Matariki: Time for reflection on workplace practice and law within Aotearoa

June 22nd, 2022

Buckettlaw wishes for a thoughtful Matariki; one in which we can reflect on how we can access past indigenous laws as a rich source of development and enhancement to our current employment law.

To think how the current employment law can intersect with tikanga (the first law in Aotearoa prior) to reflect the communities and society more appropriately we live in.

The Supreme Court in the Peter Ellis case has laid the platform legitimising tikanga as a relevant and legitimate source of law within current common law.

Apart from one reference to the Treaty of Waitangi the current Employment Relations Act makes no reference to the treaty and employment relations, which is a sad indictment on the commitment to the Treaty.  

Buckettlaw sees the Ellis case as an opening for a discussion as to the relevance and application of tikanga in employment law processes and legislation.

The current system doesn’t appropriately incorporate legitimize or engage with tikanga. 

The use of tikanga is inconsistent and at the behest of the provider of the service or controller of the process.

Whilst there has been a surge in the number of Māori represented within the infrastructure of the resolution services; such is slight and not easily accessed. Moreover, it places an unfair burden on those who are Māori within the system as they are few and far between and in high demand.

Tikanga aligns with the same values, principles, and objectives as our current law (fairness and reasonableness). It can easily be interwoven into the current statutory framework that underpins our employment law, so why not do it.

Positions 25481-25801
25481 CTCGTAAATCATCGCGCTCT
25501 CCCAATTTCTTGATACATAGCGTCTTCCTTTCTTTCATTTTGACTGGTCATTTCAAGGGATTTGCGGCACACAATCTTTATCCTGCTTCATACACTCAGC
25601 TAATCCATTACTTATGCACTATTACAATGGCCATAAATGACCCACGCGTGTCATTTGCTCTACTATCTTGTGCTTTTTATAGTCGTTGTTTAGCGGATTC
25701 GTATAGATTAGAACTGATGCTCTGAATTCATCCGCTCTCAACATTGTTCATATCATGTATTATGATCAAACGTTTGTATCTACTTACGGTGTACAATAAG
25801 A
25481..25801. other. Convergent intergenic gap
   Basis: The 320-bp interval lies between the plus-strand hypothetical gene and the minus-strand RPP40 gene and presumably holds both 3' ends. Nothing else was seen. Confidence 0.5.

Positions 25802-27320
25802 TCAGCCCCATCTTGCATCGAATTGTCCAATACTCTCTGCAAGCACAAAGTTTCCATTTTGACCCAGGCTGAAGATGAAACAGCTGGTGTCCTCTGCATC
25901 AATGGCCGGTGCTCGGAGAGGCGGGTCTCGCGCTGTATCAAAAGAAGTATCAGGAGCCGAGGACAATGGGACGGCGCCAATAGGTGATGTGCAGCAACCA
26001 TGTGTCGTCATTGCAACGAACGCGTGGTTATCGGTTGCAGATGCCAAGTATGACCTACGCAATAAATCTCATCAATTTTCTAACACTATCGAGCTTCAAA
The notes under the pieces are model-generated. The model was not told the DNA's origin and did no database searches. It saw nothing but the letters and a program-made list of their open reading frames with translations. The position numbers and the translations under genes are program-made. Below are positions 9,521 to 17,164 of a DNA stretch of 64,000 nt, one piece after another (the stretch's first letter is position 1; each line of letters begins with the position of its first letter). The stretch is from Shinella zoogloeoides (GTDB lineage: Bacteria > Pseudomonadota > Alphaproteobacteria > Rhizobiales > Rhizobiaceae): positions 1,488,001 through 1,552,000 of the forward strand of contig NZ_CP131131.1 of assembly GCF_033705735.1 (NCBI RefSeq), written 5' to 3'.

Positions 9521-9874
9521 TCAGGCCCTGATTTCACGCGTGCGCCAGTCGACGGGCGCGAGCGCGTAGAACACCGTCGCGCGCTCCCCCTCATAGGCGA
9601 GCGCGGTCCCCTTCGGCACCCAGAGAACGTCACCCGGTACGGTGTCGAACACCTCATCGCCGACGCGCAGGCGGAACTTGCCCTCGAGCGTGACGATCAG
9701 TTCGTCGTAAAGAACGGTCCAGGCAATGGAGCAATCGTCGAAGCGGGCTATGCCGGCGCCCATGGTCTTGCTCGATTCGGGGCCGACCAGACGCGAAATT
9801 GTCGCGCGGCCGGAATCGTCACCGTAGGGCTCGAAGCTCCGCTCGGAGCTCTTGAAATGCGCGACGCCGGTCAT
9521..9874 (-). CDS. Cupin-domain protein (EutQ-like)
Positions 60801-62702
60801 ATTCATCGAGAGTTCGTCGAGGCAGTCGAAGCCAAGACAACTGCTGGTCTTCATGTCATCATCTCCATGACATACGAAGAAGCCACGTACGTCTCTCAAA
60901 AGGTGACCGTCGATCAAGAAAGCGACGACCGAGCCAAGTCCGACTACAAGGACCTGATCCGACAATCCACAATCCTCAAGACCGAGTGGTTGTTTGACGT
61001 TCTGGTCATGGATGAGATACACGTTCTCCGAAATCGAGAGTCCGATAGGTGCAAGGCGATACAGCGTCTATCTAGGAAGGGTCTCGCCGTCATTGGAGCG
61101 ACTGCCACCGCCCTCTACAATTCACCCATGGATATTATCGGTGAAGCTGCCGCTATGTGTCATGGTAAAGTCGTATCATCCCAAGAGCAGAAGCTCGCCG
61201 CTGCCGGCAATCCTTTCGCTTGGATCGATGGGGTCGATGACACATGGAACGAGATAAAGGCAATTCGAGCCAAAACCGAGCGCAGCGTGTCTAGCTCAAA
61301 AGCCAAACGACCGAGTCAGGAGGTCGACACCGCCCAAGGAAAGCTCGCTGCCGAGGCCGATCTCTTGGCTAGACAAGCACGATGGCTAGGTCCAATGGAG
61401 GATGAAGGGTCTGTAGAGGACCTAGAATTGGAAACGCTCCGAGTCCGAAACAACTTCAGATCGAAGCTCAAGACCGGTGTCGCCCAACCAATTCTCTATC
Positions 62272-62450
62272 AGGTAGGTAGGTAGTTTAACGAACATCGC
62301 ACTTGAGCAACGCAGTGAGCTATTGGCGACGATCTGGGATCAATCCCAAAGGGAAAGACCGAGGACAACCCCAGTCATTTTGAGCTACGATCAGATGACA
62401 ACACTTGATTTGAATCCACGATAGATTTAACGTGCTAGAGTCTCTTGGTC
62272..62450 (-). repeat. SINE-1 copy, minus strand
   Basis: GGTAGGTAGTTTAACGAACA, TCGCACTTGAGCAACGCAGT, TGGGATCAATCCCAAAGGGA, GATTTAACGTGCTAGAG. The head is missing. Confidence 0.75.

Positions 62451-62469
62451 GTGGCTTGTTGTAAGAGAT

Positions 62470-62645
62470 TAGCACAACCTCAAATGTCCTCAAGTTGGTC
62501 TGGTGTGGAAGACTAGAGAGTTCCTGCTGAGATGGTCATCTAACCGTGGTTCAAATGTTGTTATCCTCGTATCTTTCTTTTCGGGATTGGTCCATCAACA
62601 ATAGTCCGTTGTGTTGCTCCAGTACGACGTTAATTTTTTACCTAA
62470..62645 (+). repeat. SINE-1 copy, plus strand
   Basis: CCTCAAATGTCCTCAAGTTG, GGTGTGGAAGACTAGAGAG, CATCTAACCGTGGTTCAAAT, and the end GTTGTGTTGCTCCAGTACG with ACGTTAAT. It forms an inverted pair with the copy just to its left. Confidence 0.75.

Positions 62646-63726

Concepts such as Hara (the doing wrong), Whanaungatanga (the proper maintenance of relationships) and Ea (a state of resolution, restoration of relationships and closure) are the same or like the current legal dispute resolution outcomes.

Where the current system fails is it doesn’t accommodate the collective and whanau interests of Māori where often the hara (wrong) to be addressed goes beyond an individual. The current system is non-binary, individual-based with a paramount commercial economic focus.

The current system has little if no ability to accommodate the traditional Māori governance structure based on tikanga steered by whanau and iwi.    

The Ellis case demonstrated how employment law can intersect with tikanga. It is a significant development which ought not be buried in the past.

We hope that our article may provoke a discussion for change that will see our employment laws and institutions wholly embrace tikanga and its principles as a legitimate enhancement to the current adversarial system.  

We at BuckettLaw would welcome any thoughts as to how we can assist in bringing about change.

Happy thoughtful Matariki. May the stars signal a change in the right direction so we can celebrate Aotearoa as it is meant to be.

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